Every day managing knowledge

Every day managing knowledge

managing-knowledge

Posts in this series:
1. Knowledge transfer
2. Knowledge transfer situations

All the tasks related to transferring knowledge would be much easier if the company manages knowledge in teams properly. It is very important in every day of work. We will describe here, how to do this effectively, starting from the beginning of work for a new employee.

Starting work

At the beginning of work in each company, new employee have a lot of to do before he will be able to start developing: download software, configure workstation or customize tools. Many of these task are very repeatable. Thus installation and configuration processes could be automated.

It can be done using following tools:

In many cases these tools are not enough to automate all required actions (e.g. signing papers). To automate this part we can create an ordered list of actions to perform. Good example could be the Trello company, which creates that kind of list for many typical actions:

https://medium.com/@Liz_Hall1/onboarding-new-hires-with-trello-ecc87e87ffd5#.nlvikoahp
https://trello.com/b/MmaVr9Hw/onboarding-new-hires-public-board

Everyday managing

Important part of knowledge managing in everyday work is to define level of complexity and way how to stay consistent with it. To achieve this, we have to show benefits to our team members. It can motivate them to truly follow the principles. It could also help them to improve these rules by themselves.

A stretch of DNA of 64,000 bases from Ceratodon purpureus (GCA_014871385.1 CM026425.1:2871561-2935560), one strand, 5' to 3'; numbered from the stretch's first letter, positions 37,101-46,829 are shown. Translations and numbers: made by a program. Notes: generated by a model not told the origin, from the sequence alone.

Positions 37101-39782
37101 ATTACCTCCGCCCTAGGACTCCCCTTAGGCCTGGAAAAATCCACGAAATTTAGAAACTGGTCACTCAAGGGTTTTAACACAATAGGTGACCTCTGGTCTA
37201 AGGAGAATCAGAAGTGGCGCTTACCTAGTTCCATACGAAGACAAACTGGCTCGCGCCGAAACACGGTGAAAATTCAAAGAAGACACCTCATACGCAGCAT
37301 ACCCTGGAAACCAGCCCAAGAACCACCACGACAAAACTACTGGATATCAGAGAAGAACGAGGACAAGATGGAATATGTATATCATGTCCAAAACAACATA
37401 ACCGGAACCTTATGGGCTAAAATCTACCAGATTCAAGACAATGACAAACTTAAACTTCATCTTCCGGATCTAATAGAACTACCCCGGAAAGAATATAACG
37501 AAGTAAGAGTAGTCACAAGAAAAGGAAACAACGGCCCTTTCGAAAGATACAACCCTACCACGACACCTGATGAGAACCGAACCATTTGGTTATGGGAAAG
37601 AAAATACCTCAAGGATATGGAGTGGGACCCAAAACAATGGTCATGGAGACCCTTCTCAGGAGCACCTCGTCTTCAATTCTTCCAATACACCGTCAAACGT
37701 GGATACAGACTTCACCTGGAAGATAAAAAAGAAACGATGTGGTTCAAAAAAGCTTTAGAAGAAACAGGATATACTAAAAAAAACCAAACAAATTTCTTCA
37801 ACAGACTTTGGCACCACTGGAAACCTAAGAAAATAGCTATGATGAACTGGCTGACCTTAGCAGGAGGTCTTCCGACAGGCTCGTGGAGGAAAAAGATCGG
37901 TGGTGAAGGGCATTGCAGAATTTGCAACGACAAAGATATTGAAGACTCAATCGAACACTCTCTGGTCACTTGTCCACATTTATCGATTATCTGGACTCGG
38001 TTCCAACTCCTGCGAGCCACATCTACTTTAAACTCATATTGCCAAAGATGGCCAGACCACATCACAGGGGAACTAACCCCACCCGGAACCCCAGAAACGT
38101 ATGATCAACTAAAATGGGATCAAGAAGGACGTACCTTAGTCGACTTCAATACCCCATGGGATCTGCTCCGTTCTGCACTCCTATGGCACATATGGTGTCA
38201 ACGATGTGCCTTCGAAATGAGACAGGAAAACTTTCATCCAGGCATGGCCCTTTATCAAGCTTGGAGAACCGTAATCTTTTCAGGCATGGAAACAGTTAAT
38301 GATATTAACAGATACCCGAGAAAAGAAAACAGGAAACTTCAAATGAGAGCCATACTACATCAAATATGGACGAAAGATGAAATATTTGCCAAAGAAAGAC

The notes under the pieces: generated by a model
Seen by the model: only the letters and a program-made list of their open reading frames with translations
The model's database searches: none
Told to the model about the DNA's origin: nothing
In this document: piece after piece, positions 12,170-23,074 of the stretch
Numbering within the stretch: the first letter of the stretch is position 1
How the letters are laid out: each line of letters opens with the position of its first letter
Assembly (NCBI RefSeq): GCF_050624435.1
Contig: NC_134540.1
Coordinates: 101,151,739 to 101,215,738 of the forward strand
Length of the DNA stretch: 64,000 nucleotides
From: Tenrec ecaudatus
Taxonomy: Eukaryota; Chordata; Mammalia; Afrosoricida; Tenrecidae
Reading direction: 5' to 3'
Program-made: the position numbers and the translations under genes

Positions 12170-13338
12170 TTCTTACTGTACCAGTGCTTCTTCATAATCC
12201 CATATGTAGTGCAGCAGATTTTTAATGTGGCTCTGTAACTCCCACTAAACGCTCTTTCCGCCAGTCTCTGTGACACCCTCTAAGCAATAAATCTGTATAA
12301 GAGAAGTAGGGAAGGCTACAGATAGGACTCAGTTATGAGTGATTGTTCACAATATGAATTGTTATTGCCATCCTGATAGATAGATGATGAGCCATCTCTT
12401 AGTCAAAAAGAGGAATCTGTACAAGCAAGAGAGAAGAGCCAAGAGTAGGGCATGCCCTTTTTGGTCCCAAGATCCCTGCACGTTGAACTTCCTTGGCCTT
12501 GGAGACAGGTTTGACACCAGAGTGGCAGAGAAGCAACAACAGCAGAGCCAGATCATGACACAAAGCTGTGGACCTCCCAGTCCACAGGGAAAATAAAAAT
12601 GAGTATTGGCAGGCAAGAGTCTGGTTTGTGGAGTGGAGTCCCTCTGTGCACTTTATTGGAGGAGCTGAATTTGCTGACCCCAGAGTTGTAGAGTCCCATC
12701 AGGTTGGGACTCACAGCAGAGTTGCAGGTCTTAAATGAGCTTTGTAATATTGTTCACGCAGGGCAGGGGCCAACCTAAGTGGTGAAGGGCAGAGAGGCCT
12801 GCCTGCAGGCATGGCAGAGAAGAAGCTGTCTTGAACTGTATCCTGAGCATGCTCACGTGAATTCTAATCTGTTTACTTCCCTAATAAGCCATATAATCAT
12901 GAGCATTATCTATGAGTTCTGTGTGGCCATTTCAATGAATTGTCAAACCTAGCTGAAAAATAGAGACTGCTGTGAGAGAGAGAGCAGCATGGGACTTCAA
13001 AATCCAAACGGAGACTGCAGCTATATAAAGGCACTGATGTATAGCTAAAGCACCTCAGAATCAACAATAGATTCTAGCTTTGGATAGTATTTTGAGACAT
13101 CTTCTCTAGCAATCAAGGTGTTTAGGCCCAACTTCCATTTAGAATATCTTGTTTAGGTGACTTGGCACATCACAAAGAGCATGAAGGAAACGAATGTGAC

Most of the team knowledge is distributed among all team members. The main goal is to transfer these information from individuals to one shared medium. As it was written in previous part, the main properties of good knowledge management system is to store data in shared, simple and easy to access form.

Business knowledge

Storing business understanding in shareable place could save us a lot of time during the support stage. For example time spending on asking business the same questions twice by different team members. The crucial part is a consistent language understandable by both sides: business and developers. The simplest choose for this purpose are visual diagrams.

My favourite diagram is business process flow. It gives a wide view on the primary activity of business and how our system could help them with their work.


https://technet.microsoft.com/en-us/library/dn887193.aspx

There are many examples of business diagrams that could be useful for us. It is mostly depending of particular company and its needs. Good source for inspiration of that kind of visuals is one of architecture frameworks (e.g. TOGAF) http://www.togaf.info/togaf9/togafSlides9/TOGAF-V9-Sample-Catalogs-Matrics-Diagrams-v2.pdf

Soft knowledge

During development there are many moments when developers need to consult something with the business team or other developers. To handle this communication we should also have one common tool. The most popular software to manage it are Confluence and Slack. The first one – Confluence – is more commercial and generally bigger product for a corporate customers. It is very customizable and powerful. It has also quite good and steep pricing politics – friendly for small companies. Whereas Slack is more popular in Open-Source and startups community. Both tools work a little differently, but they are used for the same purposes – storing, managing knowledge and help to communicate with other team members.

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